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Understanding the heart of the propane system

November 11, 2019 By    

I typically write about personal safety, but in this article, I take a different approach and talk about a key element of safety within a typical residential propane system, the propane regulator.

Photo: iStock.com/arenacreative

Image courtesy of Cavagna

The purpose of the regulator is to control the flow of gas vapor from the container to the burner tip. The regulator ensures safety by providing over-pressure protection, usually by means of a pressure relief device. This is why we often refer to the regulator as the heart of the propane system.

Types of propane regulators

There are many different types of regulators designed to fit different applications. Sizing a regulator correctly for the load on the system is very important. Types of regulators used in residential applications include:

First stage (high pressure) – Typically placed at the container and decreases the container pressure to 10 psi.

Second stage (low pressure) – Typically placed at the residence and decreases the pressure from the first-stage regulator to inches of water column (often 11).

Integral two-stage (twin) – Some smaller load systems can bring container pressure down to inches of water column with a regulator that has both stages built in, sometimes referred to as a twin-stage or piggyback regulator.

Automatic changeover – Similar to an integral two-stage regulator in regard to pressure regulation but also has a mechanism that allows it to monitor vapor pressure switching from one tank to another in a multi-tank installation.

Two pound – Placed at the residence and decreases the pressure from first-stage regulator to 2 pounds. Used in newer systems where the gas vapor demand requires additional regulation before the appliance.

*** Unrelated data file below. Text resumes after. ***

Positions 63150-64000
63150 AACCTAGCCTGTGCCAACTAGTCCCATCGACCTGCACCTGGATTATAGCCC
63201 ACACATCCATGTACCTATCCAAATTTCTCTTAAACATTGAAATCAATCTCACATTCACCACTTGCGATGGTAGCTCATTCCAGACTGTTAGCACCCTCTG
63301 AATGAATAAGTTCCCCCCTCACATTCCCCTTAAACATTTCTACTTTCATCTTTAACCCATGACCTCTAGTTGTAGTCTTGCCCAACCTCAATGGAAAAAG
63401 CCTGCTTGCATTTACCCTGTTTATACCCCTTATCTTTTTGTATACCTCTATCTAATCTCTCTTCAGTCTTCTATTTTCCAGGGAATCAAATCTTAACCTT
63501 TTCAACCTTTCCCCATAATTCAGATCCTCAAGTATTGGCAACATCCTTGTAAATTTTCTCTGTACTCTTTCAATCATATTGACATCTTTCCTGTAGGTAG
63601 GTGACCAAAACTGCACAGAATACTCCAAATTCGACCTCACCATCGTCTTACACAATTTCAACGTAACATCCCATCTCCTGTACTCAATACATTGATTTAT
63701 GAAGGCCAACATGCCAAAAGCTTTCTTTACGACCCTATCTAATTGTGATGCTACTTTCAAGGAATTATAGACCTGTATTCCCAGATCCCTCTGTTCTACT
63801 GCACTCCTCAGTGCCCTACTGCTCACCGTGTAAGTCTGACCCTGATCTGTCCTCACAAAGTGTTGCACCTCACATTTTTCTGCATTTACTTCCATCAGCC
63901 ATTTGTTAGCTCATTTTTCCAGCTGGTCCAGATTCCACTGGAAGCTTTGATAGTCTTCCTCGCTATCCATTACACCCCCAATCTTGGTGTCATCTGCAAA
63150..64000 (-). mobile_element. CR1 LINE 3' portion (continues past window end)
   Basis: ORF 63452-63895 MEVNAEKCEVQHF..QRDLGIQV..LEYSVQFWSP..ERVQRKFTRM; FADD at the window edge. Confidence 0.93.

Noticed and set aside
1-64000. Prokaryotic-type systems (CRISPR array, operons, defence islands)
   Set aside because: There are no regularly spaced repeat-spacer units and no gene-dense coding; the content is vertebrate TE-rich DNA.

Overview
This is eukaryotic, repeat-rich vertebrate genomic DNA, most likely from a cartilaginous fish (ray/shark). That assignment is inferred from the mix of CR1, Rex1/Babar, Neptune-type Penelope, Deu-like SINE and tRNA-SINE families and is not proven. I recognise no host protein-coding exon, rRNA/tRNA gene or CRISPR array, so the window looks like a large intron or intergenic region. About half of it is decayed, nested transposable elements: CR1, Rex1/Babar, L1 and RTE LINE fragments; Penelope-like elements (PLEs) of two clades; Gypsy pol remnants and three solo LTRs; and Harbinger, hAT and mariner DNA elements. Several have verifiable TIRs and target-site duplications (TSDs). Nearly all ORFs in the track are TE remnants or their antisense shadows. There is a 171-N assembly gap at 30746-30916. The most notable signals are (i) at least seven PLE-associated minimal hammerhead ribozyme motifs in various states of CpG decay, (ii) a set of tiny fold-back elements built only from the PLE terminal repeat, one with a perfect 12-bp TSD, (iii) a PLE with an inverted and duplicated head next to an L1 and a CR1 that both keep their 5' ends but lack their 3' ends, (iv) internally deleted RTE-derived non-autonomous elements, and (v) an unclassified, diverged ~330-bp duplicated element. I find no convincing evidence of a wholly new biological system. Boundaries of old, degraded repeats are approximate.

Line (appliance) – Placed before the appliance and decreases the pressure from 2 pounds to inches of water column (often 11). Does not have integral relief and usually uses a vent limiter.

What makes a regulator?

While features vary among manufacturers, the basic components are the same in most regulators. The main parts of a regulator include:

Body – The main physical part of the regulator, typically the lower portion.

Cover – The upper part of the body, color coded for its type of service. For example, red can indicate high pressure.

Inlet and outlet ports – The inlet is where gas vapor enters the regulator and the outlet is where it exits the regulator.

Orifice – Determines the amount of vapor that can pass into the regulator.

Lever – As the flow of vapor passes the orifice, the lever pushes up on the diaphragm.

Diaphragm – Senses pressure and starts and stops the flow of gas vapor.

Main spring – Provides tension on the diaphragm to regulate flow.

Relief – If excess pressure flow beyond the capacity of the regulator occurs, the relief mechanism (spring) allows the propane vapor to exit through the relief valve. This prevents excess pressure from building.

Vent – Built into the cover, allowing the regulator to breathe during normal operation. Vents can also be placed where the relief mechanism discharges.

Vent screen – Keeps debris from entering the regulator.

Dust cap – Allows you to see into the cover, retainer nut and main spring.

Never attempt to modify, manipulate or repair regulators unless you are qualified to do so and have approval from the manufacturer.

Because the regulator is the heart of the propane system and is the key element in ensuring safety, it is important to understand how it works. The Certified Employee Training Program and the consumer education materials provided by the Propane Education & Research Council are excellent sources of information.


Randy Warner is product manager for Cavagna North America.

NOTE: The opinions and viewpoints expressed herein are solely the author’s and should in no way be interpreted as those of LP Gas magazine or any of its staff members.

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